Monday, January 9, 2012

Wow, MiniMates Truly Stink, Even Khan! Khan!

The Good: Well, it doesn't take up much space . . .
The Bad: Small, Does not look anything like the subject, Low playability, Low collectibility, Pointless.
The Basics: PA Distribution jumps into the minimate craze with a dismal attempt at the villainous Khan that not even a die-hard fan would want in their collection!

This was originally written before Mr. Montalban’s death.

For those who are fans of Star Trek, as I am, many wonder why Ricardo Montalban avoids the convention circuit. Certainly there is the argument that he cannot easily travel because he is wheelchair bound and in incredible pain making appearing before legions of Star Trek fans and signing their merchandise not a terribly high priority for him. Sure, there's that argument. But I, personally, blame the Minimates. I mean, if I were Montalban and I saw this abysmal toy that was supposed to represent one of the iconic characters I had played on television, I probably would not want to leave the house.


For those unfamiliar with the minimates concept, remember playing with Legos? You know how they eventually had people for the Legos? Well, minimates are a slightly larger (two inches tall as opposed to just one and a quarter) and a bit more articulate, but just about as good as far as their look.

I have no idea who the intended market for this product is. Khan Noonien Singh, the genetic superman from the classic Star Trek episode "Space Seed" (reviewed here!) and later Star Trek II: The Wrath Of Khan (reviewed here!), arguably the most popular villain in the Star Trek franchise is represented as a figure with the quality of a Lego person. With his crappy hairpiece and wavy mouth, he could be a minimate of Gomez or the kid from The Addam's Family for all the quality of this toy. Khan is poorly immortalized in plastic as a minimate. The toy is $6.50, making it affordable, but it's still seriously overpriced. This figure looks campy and just plain stupid. This particular minimate does not have any accessories.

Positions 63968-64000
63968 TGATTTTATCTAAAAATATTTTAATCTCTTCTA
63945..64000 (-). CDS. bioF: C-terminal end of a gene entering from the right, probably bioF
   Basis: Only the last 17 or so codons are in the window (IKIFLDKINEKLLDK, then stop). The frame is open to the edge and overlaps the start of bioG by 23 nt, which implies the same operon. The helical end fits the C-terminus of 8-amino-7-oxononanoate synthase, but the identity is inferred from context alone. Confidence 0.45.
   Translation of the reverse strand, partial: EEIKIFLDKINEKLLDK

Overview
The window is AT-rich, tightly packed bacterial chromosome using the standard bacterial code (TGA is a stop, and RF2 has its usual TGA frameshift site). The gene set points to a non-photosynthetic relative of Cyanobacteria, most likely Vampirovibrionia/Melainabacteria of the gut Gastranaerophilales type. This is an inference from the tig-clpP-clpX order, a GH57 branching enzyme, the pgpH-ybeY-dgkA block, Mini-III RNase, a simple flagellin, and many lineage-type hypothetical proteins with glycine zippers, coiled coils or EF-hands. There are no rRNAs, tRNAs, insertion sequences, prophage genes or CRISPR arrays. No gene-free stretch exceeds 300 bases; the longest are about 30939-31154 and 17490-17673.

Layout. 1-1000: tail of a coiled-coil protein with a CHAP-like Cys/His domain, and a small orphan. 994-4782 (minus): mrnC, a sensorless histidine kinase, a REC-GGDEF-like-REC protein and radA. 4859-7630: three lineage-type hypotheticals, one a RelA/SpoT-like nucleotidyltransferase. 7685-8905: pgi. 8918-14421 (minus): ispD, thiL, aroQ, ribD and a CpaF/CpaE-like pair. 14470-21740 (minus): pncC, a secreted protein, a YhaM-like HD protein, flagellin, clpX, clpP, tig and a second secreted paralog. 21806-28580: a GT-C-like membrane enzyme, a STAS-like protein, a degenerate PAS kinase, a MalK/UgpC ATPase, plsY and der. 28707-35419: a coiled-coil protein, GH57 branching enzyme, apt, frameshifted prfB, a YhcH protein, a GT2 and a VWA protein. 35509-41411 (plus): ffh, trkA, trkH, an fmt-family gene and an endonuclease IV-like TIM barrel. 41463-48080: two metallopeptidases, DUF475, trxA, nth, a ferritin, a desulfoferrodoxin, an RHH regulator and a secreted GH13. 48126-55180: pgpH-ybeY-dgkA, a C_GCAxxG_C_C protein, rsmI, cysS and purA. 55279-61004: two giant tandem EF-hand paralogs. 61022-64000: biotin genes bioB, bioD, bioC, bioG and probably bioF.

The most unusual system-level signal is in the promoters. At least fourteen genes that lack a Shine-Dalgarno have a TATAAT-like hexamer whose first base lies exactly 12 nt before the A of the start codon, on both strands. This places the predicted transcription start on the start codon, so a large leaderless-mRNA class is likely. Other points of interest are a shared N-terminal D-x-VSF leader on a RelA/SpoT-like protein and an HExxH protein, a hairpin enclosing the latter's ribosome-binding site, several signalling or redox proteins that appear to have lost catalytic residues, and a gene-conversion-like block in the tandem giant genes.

The Khan minimate is a two inch tall piece of plastic that vaguely resembles Khan. The scowl that makes up Khan's visage is a wavy mouth line that looks far more ridiculous than menacing. The figure is blockish, but articulated. I have to give PA that; the head, shoulders, elbows, wrists, waist, knees and thigh-socket are all articulated. Given, however, the way the feet are essentially little blocks, the leg articulation does little as far as poseability of the figure. It needs to be stood flatfooted in order to remain up and as a result, the knee and thigh articulation is a bit of a waste.

Which leads to the question of playability. I don't get the point of this figure. Sure, you can pose Khan to look like he's punching or kicking, but the scale is prohibitive for playing with others and the poseability is pretty rotten for simply displaying. As far as a toy goes, this basically seems like an ideal toy for a young child to pick up, pop in their mouth and get lodged there as a result of the limb articulation.

Which leads to the toy as a collectible. The best collectibles remind the buyer of the subject of the collectible. The best collectible toys rock because of the realism to the likeness of the character they are supposed to represent and articulation. Quite simply, the best collectible toys are the most striking likenesses of the characters they represent for collectors and great articulation for those who bother to take it out of the pack for play enthusiasts or those who want to actually display their figures.

The Khan minimate has neither. First, the toy looks nothing like Ricardo Montalban or Khan, save that the maroon outfit bears a resemblance to what Montalban wore in "Space Seed." The scale is too small and the weird expression on the same cylindrical head as every other minimate just looks ridiculous and is not emblematic of any expression that ever crossed Khan's face on screen. In short, this is a dud for the likeness department and the big hair look is just terrible!

And while the figure is articulated at twelve points, much of that articulation is pointless and cannot be used to pose the toy for displays in intriguing fashions. The hands do not hold the accessories and that, too, limits the playability of the toy.

You know, I sat down to review the Star Trek minimates because I thought it would be a good writing exercise, but the truth is there is only so much one may write about a two-inch tall piece of plastic that needs to stay in its package to identify the character it is supposed to represent. It's a mystery why Montalban signed off on this (as I assume he had to because it bears *snicker* his likeness) but it's about time I ask:

If we forgive you for allowing this drecht to be made, will you please come back to the convention circuit?

For other Star Trek MiniMates reviews, please check out my takes on:
Captain Kirk MiniMate
Dr. McCoy MiniMate
Swashbuckling Sulu and Chekov MiniMate set


For other toy reviews, please visit my index page on the subject by clicking here!

© 2012, 2008 W.L. Swarts. May not be reprinted without permission.
| | |

No comments:

Post a Comment